😀 😀 😀 😀 🙂
As Anna does all her usual early morning tasks, she’s expecting this to be a routine day. But then her best friend, Estelle, turns up at the door, and her husband, Hamish, comes downstairs with a suitcase and an announcement – he’s leaving Anna and going off with Estelle, taking the kids with him. Left alone and feeling shattered, Anna looks for something to distract her mind, and begins listening to a true-crime podcast. She’s amazed to discover that an old friend of hers, Leon, is at the centre of the story – as victim, or murderer, or perhaps both. With nothing better to do and not wishing to dwell on her broken life, Anna sets off to look up old acquaintances and do a bit of digging. Along the way she acquires a travelling companion – Estelle’s abandoned husband, Fin…
There are some dark elements to the story – rape, murder, suicide, anorexia – but the tone is surprisingly light. In the hands of someone less skilled I might have said too light – the handling of the anorexia in particular veered close to being a bit too jocular at times, even though I thought it was a quite realistic portrayal. But Mina keeps the book rattling along as such a pace that there’s no time to dwell on the bleaker themes – this is very much an action thriller. We soon learn that Anna is a woman with a past, one that has damaged her but made her strong. She’s a survivor, and since she quickly decides she’s not going to wallow in misery over her marriage, the reader is happily saved from wallowing with her.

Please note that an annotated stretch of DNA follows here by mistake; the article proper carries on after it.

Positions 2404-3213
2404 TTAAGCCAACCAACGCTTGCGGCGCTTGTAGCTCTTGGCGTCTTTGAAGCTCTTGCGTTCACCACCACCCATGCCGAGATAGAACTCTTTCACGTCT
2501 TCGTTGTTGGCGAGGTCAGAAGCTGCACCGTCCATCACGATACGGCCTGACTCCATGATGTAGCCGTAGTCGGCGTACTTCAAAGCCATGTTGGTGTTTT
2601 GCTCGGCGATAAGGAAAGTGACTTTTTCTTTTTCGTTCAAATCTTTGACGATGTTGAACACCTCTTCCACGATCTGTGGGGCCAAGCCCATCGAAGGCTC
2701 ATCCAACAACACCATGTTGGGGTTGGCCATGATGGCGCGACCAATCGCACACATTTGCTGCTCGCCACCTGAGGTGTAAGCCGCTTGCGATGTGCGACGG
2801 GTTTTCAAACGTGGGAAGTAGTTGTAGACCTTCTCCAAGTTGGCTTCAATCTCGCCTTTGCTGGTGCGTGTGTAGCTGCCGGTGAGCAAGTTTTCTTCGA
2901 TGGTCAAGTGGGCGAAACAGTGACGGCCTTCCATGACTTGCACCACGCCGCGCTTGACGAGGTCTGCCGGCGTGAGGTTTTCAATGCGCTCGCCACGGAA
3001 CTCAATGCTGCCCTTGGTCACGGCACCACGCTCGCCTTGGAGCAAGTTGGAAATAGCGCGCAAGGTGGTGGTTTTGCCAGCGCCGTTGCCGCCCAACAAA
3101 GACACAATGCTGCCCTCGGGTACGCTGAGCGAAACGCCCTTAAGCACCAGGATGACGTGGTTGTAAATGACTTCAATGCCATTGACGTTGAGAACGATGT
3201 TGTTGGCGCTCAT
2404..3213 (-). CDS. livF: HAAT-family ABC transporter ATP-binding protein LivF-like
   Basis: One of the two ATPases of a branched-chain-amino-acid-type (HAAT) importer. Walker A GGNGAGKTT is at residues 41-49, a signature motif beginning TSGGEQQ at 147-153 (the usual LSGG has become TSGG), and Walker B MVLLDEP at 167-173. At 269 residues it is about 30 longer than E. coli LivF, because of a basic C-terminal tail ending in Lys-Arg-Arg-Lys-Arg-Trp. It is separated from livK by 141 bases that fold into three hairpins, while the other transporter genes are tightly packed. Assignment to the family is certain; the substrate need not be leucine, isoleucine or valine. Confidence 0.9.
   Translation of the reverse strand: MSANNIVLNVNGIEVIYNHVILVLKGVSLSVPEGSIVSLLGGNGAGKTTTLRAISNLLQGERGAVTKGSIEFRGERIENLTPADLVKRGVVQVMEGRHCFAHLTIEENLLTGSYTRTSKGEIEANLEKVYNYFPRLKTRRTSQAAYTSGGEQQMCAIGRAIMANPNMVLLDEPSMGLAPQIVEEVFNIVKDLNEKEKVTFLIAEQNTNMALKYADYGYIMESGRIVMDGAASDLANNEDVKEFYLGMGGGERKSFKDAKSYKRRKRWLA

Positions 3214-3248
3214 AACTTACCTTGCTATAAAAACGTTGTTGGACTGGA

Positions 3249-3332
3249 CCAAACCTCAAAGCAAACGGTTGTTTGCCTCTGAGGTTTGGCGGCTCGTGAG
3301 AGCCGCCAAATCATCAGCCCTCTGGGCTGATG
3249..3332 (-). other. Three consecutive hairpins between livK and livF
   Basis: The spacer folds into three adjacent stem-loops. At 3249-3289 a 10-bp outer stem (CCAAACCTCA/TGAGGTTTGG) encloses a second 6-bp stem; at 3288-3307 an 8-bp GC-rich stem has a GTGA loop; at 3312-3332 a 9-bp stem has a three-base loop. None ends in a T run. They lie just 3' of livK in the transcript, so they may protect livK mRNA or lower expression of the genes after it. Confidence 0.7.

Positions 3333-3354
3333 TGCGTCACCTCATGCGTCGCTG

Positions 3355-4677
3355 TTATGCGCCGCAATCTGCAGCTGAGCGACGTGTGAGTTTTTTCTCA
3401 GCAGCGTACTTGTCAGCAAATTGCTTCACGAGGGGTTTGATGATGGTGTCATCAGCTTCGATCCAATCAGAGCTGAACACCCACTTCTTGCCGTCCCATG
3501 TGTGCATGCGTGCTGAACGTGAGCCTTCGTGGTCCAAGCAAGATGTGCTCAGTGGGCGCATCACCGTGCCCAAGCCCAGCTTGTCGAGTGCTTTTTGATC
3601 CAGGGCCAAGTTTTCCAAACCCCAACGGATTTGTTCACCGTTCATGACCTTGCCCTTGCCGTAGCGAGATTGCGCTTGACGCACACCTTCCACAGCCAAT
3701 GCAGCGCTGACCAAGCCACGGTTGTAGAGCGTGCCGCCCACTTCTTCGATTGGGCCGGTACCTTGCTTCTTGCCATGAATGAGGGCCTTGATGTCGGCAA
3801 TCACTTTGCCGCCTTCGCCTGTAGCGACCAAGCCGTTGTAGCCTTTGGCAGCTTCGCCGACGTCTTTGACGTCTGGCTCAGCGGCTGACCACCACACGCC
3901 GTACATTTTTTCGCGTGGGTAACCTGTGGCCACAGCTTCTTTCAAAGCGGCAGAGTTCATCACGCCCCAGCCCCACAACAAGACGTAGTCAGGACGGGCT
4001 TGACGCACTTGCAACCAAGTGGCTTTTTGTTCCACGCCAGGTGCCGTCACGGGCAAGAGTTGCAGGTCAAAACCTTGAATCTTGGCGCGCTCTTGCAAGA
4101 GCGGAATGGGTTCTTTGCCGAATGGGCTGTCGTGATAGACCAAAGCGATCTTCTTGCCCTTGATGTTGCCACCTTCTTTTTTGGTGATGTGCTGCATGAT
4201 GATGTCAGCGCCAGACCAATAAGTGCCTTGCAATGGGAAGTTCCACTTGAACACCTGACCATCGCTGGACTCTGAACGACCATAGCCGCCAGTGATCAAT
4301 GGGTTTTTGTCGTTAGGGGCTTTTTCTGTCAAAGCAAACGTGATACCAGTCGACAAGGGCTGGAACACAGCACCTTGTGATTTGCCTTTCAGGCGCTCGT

Like all thrillers, the less you know going in the more you’ll enjoy it, so I won’t go too deeply into the story. Anna’s past soon erupts into the present and, as she and Fin hunt for the truth about Leon’s death, she in turn becomes hunted by the people she has been hiding from for years. It becomes a dangerous race across Europe as they begin to suspect that past and present might be connected in some way. Anna and Fin are an unlikely pairing (as Anna would be the first to point out) and their interactions add a lot to the humour and give the book its warmth. There’s an enjoyable mix of excitement and humour, with some serious moments to keep it grounded, and the tension gradually builds to an excellent (if improbable) and totally unexpected dénouement.
OK, credibility got thrown overboard fairly early on and, after struggling to the surface a couple of times, finally sank without trace. If you’re looking for deep and meaningful, this isn’t it, despite it touching on some of the themes of the moment. But I found it thoroughly enjoyable, fast-paced and fun, and very well written. This is only the second Mina I’ve read, the other being the darkly realistic The Long Drop, and I find it hard to imagine two books more different in tone and style. I’m looking forward to getting to know her work better and, meantime, happily recommend this one. If Hitchcock were still with us, he could make it into a great film…
NB This book was provided for review by the publisher, Harvill Secker.